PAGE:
Another passenger, Yong-suk (Kim Eui-sung), also a wealthy and powerful businessman, similarly uses his connections to try to manipulate his way (and his way alone) to safety: scenes of his throwing survivors to the infected to buy time are some of the most striking in the film. Yong-suk is a rather cartoonish villain, but I have to admit to loving his excesses. While Seok Woo slowly and painfully becomes a better man, Yong-suk from beginning to end represents nothing but the ferocious selfishness of power and privilege.
Of course, as much as Train to Busan may be tapping into South Korean politics, the problem of those with power and wealth benefitting only themselves, literally casting others into the maws of death, will likely resonate with American audiences, whatever their political orientation. So I was kind of stunned to learn that that Train to Busan will get an English language remake (Gaumont just acquired the rights).[ii] There are obvious problems with an English language remake. First: Why in the hell do you need to remake a brilliant film just because it’s not in English? Second—and in response to the first: it’s just a blatant money grab and a rather large “screw you” to artistry. But remaking Train to Busan seems particularly problematic because it actually (already) represents fundamentally cross-cultural human and political issues. South Korea may have its particular issues with the criminal cronyism of the wealthy few, but what country doesn’t? (That President Park’s indictment involved the misuse of foundations should sound familiar to American readers!)
As a testament to Train to Busan’s ability to reach across nations and cultures (and evidence that it shouldn’t be re-made!), Train not only calls upon US and UK zombie films, but also the classic American disaster films of the 1970s. I couldn’t help but think of Airport (1970), The Poseidon Adventure (1972), and The Towering Inferno (1974) in particular. Like Train, those films always centered on the problems of selfishness and the virtue of working for the collective good. And there was always some character (like Young-suk) who imperils everyone by his cowardly selfishness. (Read Liz’s great post on 70s disaster films as horror).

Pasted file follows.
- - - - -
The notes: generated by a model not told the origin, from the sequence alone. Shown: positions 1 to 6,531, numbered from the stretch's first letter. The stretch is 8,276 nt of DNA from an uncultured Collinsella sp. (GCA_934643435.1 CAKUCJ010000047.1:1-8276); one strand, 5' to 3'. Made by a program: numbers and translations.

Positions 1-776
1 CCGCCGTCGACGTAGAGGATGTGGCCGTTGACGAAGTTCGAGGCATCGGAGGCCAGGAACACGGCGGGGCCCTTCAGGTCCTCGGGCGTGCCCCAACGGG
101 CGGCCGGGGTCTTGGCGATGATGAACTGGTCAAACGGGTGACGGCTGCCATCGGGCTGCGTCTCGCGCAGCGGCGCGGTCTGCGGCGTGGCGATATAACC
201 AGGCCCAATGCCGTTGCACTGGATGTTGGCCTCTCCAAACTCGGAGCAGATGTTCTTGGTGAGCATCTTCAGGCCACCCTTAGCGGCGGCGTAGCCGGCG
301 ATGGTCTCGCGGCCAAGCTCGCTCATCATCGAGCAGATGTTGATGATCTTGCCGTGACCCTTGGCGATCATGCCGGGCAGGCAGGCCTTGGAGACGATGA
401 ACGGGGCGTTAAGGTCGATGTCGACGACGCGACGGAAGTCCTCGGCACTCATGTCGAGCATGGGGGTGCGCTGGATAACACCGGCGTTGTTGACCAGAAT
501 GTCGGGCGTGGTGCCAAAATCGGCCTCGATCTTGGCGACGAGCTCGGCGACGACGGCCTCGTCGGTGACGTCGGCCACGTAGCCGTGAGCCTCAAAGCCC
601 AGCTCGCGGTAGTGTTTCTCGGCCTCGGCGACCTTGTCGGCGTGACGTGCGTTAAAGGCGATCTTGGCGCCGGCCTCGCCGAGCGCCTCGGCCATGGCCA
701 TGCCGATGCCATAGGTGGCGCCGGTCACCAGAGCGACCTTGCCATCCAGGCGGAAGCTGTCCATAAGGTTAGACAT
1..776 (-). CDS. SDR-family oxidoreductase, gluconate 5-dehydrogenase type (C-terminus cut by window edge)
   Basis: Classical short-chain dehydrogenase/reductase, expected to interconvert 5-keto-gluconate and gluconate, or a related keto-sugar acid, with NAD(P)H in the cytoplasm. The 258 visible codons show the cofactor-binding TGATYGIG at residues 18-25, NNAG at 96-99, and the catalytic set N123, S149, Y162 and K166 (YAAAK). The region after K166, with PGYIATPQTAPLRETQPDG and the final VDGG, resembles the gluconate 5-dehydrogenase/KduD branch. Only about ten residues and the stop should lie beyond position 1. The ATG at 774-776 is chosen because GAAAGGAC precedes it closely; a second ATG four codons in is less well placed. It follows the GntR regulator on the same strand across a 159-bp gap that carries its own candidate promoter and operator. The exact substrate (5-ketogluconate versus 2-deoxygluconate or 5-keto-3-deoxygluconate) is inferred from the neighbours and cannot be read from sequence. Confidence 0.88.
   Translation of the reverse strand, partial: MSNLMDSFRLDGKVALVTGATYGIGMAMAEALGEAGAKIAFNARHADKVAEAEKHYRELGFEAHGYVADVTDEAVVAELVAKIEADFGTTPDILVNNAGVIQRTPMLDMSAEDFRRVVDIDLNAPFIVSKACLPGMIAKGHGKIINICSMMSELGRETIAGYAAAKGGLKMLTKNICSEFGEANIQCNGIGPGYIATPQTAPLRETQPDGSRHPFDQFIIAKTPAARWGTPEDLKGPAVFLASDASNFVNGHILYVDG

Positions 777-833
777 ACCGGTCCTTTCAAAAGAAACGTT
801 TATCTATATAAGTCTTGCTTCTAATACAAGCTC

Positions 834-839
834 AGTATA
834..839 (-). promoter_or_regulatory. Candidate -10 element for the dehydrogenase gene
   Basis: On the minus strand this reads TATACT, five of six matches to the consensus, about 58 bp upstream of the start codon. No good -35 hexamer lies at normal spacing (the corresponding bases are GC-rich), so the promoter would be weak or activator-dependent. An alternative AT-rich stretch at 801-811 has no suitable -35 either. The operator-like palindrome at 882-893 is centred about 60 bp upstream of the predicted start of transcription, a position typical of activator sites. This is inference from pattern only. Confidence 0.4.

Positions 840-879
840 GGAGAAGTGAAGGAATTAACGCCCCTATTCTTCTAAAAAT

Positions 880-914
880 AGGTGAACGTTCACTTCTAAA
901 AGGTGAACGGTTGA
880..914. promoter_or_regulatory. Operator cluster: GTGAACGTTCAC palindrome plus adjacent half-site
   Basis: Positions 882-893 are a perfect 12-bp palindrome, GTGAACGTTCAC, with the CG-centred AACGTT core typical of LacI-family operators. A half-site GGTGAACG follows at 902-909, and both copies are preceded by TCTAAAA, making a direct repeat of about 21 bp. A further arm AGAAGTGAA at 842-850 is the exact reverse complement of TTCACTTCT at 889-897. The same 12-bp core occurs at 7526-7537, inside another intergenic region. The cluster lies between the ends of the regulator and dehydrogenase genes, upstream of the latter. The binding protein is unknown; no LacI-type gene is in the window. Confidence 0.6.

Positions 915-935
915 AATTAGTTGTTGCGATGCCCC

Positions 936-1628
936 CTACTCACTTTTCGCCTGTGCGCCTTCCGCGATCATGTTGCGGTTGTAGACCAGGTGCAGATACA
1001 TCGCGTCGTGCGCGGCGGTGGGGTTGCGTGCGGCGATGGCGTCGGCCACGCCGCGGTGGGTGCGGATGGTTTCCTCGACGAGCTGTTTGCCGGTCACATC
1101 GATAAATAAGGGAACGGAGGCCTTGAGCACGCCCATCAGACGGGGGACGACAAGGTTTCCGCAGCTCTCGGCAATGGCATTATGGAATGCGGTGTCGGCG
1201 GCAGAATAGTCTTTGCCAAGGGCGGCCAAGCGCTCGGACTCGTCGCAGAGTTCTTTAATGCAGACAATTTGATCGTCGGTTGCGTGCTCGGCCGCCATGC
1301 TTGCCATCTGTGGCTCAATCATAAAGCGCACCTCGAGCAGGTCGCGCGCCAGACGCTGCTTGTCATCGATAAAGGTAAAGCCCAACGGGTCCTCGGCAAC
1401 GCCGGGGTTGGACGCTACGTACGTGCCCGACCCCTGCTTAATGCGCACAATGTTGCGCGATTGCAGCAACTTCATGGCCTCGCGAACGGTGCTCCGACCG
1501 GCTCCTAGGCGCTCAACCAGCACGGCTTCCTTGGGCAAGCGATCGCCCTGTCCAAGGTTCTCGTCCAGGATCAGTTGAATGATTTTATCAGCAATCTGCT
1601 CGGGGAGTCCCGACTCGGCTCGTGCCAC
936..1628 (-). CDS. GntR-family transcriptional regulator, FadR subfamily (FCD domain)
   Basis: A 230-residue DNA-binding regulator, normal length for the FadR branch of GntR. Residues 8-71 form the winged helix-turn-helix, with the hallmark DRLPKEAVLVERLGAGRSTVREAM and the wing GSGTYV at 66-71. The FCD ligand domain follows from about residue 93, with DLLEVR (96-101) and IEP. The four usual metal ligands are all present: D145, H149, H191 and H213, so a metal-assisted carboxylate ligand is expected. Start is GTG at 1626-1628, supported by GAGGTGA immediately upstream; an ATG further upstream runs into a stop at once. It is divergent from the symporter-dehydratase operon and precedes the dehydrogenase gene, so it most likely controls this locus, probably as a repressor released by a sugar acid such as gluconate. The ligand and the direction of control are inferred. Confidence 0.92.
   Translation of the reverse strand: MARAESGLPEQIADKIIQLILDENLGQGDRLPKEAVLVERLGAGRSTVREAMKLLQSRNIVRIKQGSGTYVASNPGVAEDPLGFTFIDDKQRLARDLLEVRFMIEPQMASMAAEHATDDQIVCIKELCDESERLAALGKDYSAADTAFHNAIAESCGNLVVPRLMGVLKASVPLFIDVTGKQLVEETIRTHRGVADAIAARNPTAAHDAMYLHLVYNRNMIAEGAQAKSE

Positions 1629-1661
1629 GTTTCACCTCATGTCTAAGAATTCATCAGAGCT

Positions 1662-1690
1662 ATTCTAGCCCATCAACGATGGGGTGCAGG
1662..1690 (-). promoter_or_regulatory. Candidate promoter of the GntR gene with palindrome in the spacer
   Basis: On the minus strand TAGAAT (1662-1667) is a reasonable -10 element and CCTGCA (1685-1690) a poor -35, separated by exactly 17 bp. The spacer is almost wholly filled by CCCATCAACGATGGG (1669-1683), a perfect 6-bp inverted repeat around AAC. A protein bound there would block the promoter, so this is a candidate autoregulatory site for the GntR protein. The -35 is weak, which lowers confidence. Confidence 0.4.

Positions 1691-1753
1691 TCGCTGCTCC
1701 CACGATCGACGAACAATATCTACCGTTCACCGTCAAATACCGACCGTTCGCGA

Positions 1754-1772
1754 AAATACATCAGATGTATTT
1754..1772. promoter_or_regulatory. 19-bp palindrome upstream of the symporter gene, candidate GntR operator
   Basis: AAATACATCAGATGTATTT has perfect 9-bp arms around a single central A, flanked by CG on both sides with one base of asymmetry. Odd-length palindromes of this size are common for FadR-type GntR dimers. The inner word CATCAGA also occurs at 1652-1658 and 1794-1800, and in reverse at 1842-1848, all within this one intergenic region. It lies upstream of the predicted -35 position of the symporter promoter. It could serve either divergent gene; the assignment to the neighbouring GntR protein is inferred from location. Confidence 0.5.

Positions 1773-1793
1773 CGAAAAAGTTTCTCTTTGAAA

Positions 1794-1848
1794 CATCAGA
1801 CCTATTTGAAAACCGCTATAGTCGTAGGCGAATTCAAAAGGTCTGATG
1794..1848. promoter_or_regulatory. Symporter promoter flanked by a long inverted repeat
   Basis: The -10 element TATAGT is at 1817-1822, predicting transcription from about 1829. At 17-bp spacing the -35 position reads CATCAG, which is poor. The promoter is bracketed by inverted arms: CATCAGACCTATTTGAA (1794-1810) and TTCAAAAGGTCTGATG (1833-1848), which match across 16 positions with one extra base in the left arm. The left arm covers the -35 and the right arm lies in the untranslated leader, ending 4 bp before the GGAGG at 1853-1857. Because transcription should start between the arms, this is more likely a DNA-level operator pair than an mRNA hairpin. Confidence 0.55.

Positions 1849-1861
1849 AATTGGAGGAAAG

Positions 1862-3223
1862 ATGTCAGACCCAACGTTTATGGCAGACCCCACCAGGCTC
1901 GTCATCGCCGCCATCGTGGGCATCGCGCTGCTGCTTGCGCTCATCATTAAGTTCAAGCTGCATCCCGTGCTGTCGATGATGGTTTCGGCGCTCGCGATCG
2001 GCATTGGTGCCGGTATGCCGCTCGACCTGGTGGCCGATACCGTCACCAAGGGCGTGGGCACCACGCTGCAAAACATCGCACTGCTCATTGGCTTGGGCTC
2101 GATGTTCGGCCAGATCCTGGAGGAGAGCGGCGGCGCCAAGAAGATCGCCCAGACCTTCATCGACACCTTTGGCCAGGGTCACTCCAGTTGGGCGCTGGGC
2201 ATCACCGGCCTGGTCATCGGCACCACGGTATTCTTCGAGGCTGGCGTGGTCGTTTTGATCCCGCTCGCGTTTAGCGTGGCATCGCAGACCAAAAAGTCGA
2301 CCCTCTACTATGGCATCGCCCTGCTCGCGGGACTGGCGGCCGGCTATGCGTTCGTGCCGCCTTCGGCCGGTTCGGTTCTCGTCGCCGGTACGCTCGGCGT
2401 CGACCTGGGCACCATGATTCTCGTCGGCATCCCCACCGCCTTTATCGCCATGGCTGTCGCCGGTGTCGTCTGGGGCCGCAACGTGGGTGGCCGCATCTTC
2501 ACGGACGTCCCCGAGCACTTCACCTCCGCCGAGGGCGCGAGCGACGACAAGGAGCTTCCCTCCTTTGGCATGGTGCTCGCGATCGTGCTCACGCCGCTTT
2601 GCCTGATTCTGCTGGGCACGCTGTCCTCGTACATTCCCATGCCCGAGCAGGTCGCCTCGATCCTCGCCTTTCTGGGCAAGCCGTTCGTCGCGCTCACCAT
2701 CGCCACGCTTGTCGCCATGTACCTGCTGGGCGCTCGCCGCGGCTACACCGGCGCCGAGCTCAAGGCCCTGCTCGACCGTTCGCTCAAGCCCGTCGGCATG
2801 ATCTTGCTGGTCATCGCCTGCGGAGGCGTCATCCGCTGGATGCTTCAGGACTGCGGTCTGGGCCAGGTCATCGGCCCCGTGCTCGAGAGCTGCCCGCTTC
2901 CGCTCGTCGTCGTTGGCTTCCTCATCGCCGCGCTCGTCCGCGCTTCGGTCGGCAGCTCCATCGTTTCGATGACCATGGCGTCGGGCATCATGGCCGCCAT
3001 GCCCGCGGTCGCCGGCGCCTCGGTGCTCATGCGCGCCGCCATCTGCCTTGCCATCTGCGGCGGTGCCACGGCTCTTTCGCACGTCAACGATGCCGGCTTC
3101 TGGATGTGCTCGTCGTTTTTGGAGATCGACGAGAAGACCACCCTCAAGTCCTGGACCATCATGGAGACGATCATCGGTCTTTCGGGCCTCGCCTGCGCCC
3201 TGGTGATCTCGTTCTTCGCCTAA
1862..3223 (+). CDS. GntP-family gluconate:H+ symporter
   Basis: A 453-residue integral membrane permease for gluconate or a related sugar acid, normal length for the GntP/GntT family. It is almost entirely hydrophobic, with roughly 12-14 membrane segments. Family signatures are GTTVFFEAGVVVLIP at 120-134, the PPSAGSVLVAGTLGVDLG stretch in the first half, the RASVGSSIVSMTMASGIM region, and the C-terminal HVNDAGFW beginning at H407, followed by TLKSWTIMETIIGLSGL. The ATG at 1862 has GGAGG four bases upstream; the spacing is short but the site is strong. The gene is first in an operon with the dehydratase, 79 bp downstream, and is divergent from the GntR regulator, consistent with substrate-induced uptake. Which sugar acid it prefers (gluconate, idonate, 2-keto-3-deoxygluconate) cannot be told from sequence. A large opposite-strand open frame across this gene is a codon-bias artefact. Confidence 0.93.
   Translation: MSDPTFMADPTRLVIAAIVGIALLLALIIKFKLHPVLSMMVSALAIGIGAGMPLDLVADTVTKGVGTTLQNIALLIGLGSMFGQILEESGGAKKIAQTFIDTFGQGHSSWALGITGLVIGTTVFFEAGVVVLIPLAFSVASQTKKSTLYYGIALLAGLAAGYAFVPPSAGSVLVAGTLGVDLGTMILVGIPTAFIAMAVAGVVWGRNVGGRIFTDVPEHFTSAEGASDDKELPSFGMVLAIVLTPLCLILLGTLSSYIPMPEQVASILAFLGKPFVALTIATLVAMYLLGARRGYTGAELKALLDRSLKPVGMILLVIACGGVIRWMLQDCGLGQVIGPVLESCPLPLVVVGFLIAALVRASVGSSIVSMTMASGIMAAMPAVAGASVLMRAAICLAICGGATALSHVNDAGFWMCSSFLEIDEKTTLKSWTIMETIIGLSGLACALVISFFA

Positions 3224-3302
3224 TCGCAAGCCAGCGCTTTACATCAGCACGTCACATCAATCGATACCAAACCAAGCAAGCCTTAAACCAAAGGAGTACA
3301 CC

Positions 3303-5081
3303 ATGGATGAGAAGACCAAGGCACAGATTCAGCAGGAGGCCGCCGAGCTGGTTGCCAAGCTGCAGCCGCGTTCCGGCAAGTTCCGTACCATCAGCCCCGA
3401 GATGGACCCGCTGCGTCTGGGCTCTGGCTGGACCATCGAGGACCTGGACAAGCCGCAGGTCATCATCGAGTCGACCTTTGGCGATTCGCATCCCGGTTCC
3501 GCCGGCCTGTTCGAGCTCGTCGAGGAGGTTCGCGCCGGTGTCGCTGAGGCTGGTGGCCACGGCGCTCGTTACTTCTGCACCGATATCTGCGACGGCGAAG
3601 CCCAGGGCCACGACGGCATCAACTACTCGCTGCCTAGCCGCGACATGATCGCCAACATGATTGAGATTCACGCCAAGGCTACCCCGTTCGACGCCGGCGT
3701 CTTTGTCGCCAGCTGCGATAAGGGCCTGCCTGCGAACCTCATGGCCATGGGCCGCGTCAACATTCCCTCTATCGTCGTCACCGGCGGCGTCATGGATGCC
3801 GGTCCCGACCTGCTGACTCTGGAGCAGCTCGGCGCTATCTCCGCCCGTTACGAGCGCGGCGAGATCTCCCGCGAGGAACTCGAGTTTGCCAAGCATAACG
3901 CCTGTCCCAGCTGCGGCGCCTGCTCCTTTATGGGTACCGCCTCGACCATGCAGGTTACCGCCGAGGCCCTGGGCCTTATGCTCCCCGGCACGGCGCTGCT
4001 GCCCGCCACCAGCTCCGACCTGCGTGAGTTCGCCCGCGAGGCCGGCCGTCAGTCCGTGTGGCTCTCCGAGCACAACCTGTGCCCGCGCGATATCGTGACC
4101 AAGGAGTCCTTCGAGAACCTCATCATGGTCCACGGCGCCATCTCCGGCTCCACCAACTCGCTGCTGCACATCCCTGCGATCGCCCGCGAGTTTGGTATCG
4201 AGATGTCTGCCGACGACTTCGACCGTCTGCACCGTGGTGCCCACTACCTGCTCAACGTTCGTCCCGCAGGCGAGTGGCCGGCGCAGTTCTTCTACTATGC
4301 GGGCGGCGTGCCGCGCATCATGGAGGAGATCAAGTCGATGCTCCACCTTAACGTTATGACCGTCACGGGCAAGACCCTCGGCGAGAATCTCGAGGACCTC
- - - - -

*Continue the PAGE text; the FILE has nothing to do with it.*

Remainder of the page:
In the end, Train centers most profoundly perhaps on the question of whether one thinks and acts only for oneself or for the common good—the latter to be clearly distinguished from a dangerous conformity, a blind doing of what one is told. (And the zombie mob has long served as a great metaphor for conformity.) The opening shot of the film—an automaton—makes it clear from the beginning that the dangers of conformity will be front and center.
And then, many of the most powerful subsequent scenes visually dramatize the passengers struggling with all of these impulses: to act selfishly, to help others, to blindly follow someone who sets himself up as a leader, to follow the crowd. These struggles are played out literally around the train doors, as some of the clear lines of distinction between infected and uninfected become blurred.
In one memorable scene, the core group of survivors tries to keep out the infected at one end of the train carriage while trying to break through the door at the other end after the rest of survivors, led, of course, by Yong-suk, have barricaded them out for fear of infection.
In short, watch Train to Busan and don’t wait for the remake! The acting is simply superb: I didn’t even get to mention two of my favorite characters—Jung Yu-mi as Sung Gyeong and Ma Dong-seok as Sang Hwa. And the film is, bottom-line, exciting, thought-provoking and brilliantly directed from beginning to end.
[i] “Why So Many South Koreans Are Fed Up with Their President,” The Economist, December 6, 2016.
[ii] “‘Train to Busan’ English-Language Rights Go to Gaumont,” Variety, December 7, 2016